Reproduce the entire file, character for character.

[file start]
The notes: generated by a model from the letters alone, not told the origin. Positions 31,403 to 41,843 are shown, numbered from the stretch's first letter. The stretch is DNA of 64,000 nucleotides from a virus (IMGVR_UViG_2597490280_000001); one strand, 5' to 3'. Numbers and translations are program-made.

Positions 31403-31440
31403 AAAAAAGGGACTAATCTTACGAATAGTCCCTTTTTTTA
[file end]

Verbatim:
The notes: generated by a model from the letters alone, not told the origin. Positions 31,403 to 41,843 are shown, numbered from the stretch's first letter. The stretch is DNA of 64,000 nucleotides from a virus (IMGVR_UViG_2597490280_000001); one strand, 5' to 3'. Numbers and translations are program-made.

Positions 31403-31440
31403 AAAAAAGGGACTAATCTTACGAATAGTCCCTTTTTTTA